The article also discusses the value that many intermediaries have, and this isn’t wrong. There are plenty of middlemen that actually add value to our every day lives, including the basic function of banking to be the trusted custodian of our money. However, there are also plenty of things that commercial banks do that do not add value, and we should take back sovereignty over – international transfers of money for one. Centralised third-party middlemen are not the problem, the degree to which we can trust them to act on our behalf is.
The BBC article misunderstands a basic precept about Bitcoin regarding the speed of transactions by comparing it to Mastercard and Visa. A better comparison for Bitcoin is gold, where transaction in the metal takes a long time and costs a lot of money as it’s generally done as a settlement layer at central bank level.
One day in the future, I, and many others believe that Bitcoin will be able to be used as simply as Mastercard or Visa is today, but that requires a layer two solution (such as Lightning), and a much more significant market cap that would be in the trillions of dollars. We may be some way from that being a reality at the present time, but that is just a reason why we should make the effort to understand these issues today.
The article jumps to talking about problems with other blockchain based currencies, known as altcoins, but without creating a clear distinction from Bitcoin and creating the clarification that there is no “the blockchain”, but actually many different flavours of the same concept. Many of the altcoins, are based upon a token that drives actions on top of the matching blockchain.
For example, Ethereum was a new protocol that went live in 2015 and was intended to be a decentralised global computer with the ability to execute smart contracts. Ether was the token created both as a way to raise the initial funds to build the technology and is now the gas that powers it. Ethereum also paved the way for a glut of new tokens created by entrepreneurs (and scammers) on top of the Ethereum protocol, most of which only had a utility within the application built on top of it.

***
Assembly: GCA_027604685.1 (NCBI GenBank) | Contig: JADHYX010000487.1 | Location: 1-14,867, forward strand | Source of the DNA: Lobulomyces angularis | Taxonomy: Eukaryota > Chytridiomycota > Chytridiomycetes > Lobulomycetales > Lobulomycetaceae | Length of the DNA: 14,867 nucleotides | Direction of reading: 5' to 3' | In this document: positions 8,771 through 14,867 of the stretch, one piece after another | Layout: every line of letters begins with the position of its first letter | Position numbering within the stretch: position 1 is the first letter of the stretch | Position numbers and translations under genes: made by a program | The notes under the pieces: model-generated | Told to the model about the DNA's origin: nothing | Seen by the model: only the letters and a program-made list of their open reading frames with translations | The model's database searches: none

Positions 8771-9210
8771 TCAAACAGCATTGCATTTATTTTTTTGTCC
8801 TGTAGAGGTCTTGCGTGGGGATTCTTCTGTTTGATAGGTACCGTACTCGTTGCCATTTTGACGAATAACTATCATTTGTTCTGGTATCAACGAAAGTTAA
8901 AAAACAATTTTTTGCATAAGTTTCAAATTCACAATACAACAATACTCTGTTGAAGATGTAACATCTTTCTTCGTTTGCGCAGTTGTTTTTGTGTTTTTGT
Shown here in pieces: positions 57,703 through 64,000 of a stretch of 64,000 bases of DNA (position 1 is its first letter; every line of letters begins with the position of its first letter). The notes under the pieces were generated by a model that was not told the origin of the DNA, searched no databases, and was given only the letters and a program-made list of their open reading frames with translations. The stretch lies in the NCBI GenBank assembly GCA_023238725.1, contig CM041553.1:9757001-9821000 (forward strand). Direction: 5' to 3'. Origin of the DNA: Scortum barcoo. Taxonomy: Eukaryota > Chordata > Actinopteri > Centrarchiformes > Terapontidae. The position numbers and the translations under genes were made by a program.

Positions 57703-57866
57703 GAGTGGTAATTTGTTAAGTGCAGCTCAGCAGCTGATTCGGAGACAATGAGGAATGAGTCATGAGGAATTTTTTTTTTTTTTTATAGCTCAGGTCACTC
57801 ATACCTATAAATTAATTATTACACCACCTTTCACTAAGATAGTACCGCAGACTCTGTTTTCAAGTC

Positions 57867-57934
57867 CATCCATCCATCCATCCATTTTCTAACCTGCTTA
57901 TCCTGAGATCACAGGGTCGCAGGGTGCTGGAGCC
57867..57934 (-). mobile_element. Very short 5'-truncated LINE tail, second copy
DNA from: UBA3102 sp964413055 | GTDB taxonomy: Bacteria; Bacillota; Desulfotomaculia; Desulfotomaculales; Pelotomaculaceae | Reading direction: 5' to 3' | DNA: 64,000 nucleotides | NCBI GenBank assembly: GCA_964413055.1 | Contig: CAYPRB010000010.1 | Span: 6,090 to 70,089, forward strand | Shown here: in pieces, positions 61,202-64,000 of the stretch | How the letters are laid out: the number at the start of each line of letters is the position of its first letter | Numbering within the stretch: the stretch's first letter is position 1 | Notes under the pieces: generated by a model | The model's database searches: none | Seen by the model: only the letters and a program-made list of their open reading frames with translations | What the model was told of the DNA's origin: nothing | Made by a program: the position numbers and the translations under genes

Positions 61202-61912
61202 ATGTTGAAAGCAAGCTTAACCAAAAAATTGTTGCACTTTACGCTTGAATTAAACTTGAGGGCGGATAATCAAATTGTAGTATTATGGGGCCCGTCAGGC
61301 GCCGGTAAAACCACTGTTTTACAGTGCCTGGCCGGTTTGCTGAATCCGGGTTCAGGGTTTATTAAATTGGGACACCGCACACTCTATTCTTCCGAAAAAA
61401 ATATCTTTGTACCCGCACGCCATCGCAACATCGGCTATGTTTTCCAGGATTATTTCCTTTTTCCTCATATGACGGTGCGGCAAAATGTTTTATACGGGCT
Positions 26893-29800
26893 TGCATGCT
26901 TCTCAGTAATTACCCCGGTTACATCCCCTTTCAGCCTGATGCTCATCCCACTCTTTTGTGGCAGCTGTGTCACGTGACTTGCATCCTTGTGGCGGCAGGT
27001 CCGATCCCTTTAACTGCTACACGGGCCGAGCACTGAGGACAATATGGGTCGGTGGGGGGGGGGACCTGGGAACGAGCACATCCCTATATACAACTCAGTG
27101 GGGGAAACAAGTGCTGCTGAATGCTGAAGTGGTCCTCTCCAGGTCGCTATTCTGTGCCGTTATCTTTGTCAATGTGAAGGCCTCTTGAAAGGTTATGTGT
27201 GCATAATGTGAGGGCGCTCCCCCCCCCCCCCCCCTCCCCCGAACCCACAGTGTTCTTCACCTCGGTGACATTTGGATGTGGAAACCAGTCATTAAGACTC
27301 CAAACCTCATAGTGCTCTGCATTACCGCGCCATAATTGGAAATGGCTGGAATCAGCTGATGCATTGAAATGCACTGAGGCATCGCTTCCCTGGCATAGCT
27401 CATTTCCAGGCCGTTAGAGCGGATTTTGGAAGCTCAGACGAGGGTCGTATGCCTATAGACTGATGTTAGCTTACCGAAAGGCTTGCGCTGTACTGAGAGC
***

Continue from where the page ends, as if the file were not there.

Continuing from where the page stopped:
Many people have tried to create new cryptocurrencies, some through forks of pre-existing protocols and coins (such as Bitcoin), and some as entirely new protocols. For some of the entrepreneurs that went down this road, it was little more than a way of making themselves rich.
However the main problem with the altcoins when trying to be viewed as money, is that they tend to be overly centralised (meaning that the transactions and rules of the currency won’t have as much trust), and look to reduce energy consumption and speed up transaction throughput through different consensus mechanisms such as proof-of-stake (PoS) or delegated PoS, and tend to lack scarcity – if you understand economics, it’s fairly easy to see that without significant cost and scarcity, there can be no significant value created with respect to money. Again, look at the comparison to finding and excavating gold from the earth.
My belief is that in ten years’ time, Bitcoin will have either changed the world we live in or will have become virtually valueless. Conversely, I believe that blockchain is here to stay and will change the world but needs to fade into the background.
The reality is that blockchain is still mostly hype, as was the internet in 1994. The industry needs time to develop – just because it’s hype today, it doesn’t mean that there isn’t real world-changing tech there.
Jon Walsh, Associate Partner Blockchain Rookies